36. "Jagged broken pipe..."

    I love that! I've always wondered about the lugwork on my Raleighs and until I had several, thought I'd somehow got one made by a crew in Nottingham that had enjoyed too many pints with lunch.

  37. When I first started cycling, the best bikes had Nervex lugs. They are like the ones in the first photo and on the white frame with the red pinstriping. Then, the long-point Italian-style lugs came into favor. Fancy lugs all but disappeared. Can you imagine Nervex lugs with one of those awful 80's paintjobs?

    That question brings me to my point: The care that goes into the lugwork matters more than what kind it is. I'd rather see clean "gaspipe" lugs than fancy ones with sloppy work.

    I think that the lugs, paintjob and overall bike design should complement each other. Ditto for non-lugged frames: The way the frame is joined together should reflect, above all, good craft and attention to detail. For years, I rode a very nice fillet-brazed frame. It also had a fancy paintjob, so I think fancy lugwork would have been a bit much.

  38. I got my Miss Mercian in August. I chose it even though it doesn't have the twin laterals because, given my experience with the other two Mercians I ride, I trust their designs and workmanship. Happily, the ride of the bike is up to what my other Mercians offer.

    When I asked, they told me that not only the lugs, but also the stays for the twin laterals, are no longer made. They said that those builders who make bikes that way are either making their own tubes and lugs for the purpose or are having some small company make them.

  39. As Australia Day is 2 days away, I must whisper this name in your lugs: Darrell McCulloch, NAHBS champion lug maker, based in Australia.

  40. behoovingmoving - Thanks, his work looks beautiful! I especially like his solution to making the lug spacing on a small frame look elegant (here).

    Justine - Thanks for sharing your Miss Mercian experience. That is pretty much what they told me in 2009, but Rob has a way of making me question my own memories : )

    Regarding the non-fancy lugs on Italian roadbikes: When my 1983 Bianchi arrived, imagine my amazement when it turned out to have the same exact lugwork as my 1982 Trek. What the *&)^...

  41. Velouria,
    Thank You so much for using the photo of one of my bikes in your article.
    I lean towards more understated designs but every once in a while it's fun to go wild. My favourite lug is the Prugnat I style and that's what I was using as inspiration with the Pacenti's on that bike.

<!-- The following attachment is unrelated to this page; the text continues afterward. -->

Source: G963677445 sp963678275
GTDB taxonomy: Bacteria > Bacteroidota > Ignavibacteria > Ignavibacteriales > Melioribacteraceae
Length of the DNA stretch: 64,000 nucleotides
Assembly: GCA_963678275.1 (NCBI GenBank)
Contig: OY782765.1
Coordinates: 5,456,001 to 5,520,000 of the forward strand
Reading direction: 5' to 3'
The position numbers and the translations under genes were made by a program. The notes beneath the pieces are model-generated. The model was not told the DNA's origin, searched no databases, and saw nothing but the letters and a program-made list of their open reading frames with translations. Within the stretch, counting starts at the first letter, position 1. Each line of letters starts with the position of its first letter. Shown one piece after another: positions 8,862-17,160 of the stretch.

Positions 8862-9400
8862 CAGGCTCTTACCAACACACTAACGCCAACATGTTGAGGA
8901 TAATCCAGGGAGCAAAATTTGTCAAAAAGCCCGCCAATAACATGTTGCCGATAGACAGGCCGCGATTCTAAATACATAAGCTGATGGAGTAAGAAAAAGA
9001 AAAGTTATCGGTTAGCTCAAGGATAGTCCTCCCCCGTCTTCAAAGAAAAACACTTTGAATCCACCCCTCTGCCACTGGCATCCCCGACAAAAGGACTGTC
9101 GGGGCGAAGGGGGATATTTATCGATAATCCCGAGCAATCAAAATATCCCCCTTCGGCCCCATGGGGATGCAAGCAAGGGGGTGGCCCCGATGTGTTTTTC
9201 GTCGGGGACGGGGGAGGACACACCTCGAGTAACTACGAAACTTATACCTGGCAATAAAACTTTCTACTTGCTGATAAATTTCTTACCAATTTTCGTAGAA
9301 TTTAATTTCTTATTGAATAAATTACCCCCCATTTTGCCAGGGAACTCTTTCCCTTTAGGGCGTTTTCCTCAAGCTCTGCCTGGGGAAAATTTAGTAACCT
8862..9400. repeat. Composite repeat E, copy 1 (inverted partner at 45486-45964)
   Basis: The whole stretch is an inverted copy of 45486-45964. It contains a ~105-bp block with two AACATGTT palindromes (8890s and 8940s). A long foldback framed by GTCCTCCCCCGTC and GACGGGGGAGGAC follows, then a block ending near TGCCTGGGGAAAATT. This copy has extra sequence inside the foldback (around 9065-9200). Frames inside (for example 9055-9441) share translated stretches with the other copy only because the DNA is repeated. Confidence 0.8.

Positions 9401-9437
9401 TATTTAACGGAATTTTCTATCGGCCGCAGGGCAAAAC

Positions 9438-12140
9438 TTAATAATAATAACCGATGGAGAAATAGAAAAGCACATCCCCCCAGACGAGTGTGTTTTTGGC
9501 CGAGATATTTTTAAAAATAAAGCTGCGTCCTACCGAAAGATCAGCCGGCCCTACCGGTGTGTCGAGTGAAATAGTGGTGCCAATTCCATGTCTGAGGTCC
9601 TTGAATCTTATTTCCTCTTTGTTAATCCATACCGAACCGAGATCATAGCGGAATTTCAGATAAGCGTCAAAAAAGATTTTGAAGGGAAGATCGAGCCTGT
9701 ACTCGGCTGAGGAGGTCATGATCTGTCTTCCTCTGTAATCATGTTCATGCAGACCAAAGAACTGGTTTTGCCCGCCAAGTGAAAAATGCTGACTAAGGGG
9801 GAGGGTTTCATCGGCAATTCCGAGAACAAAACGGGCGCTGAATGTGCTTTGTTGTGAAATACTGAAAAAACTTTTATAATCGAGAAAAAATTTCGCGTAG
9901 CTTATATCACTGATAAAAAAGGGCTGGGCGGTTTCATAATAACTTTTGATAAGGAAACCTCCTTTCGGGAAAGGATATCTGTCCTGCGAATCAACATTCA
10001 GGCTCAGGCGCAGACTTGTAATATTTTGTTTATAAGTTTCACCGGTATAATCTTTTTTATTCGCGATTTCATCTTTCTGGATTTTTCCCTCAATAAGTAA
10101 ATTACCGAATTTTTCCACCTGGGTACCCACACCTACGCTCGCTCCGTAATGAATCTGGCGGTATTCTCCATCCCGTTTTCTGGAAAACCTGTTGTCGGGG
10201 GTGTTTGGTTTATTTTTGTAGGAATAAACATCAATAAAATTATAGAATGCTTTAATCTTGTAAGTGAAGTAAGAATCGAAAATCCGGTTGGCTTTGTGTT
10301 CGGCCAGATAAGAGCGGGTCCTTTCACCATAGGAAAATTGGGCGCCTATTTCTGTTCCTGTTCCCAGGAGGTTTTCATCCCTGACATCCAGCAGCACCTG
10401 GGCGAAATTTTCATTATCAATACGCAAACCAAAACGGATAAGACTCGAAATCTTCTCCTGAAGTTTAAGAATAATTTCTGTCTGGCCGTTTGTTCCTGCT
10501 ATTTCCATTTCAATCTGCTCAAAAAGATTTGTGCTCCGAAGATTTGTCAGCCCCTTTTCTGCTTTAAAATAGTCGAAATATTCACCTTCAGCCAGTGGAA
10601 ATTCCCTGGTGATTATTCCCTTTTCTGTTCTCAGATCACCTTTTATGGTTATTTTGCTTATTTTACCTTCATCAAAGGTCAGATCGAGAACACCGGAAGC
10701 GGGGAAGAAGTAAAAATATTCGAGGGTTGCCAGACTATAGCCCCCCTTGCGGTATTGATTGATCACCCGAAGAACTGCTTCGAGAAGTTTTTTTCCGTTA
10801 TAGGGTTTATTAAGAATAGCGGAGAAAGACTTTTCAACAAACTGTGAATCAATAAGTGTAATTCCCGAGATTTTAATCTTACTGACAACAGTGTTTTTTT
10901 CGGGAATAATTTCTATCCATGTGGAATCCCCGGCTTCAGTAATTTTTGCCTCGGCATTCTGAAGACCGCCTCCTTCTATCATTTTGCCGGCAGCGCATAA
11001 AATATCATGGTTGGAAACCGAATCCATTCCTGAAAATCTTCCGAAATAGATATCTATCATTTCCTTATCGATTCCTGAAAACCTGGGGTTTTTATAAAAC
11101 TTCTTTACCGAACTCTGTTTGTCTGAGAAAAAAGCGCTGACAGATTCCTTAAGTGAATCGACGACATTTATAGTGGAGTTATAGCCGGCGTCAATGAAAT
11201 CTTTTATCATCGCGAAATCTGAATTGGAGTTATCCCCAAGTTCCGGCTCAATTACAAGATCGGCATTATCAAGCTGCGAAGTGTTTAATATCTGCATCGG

42. Hello,

    I love your blog! You cant imagine my surprise to be scrolling down the page and see the Nervex lugs of my 1959 W & E Pollard track bike! (the first one pictured in this blog). Stay warm out there!


  43. MT cyclist: "But would anybody in their right mind turn down a Hetchins or Mercian frame if it came their way?"

    I'm living proof as regards this comment. I've always loved lugs but rather disdained (in a modernist straight-line kinda way) of the curly hetchins ones. Then, after my old road bike was stolen, I stumbled across a neglected and discarded Vincitore special frame for a song and simply couldnt walk away.

    I dressed it up in subtle modern mono-tone colours and gear to try and play down the baroque aspects that are just not my style... and now after many months I've come to love my "hand-carved" lugs. But if I ever do get a repaint, I think I'll probably get a one-tone throughout respray and outline the lugs in a very subtle dark grey-silver.

    What particularly converted me to the lugs was randomnly running into one of the last remaining long retired lug-cutters in England. He used to work for Claud Butler amongst others and cut many a spectacular nervex lug. After speaking to him I had a whole new perspective on this labour intensive art-form that was based on a select group of working class artisans.

    Love all the gorgeous bike photos... keep it up.
    E. [in Ireland]

  44. E in Ireland - Poor dear, forced to ride a Vincitore because your regular bike was stolen! Although personally, I think the Mercian Vincitore is an entirely different animal compared to the Hetchins Latin series. The Mercian is downright Puritanical in comparison. Anyhow, if you tire of that pesky lugwork, just shoot me an email for my address - I have family in Ireland if that'e more convenient for you! - And I do have some nice, plain-lugged bikes to trade you of course : ))

    hbuckles and Gregory - Thanks so much for stopping by, I have been staring at those pictures longingly for some time : )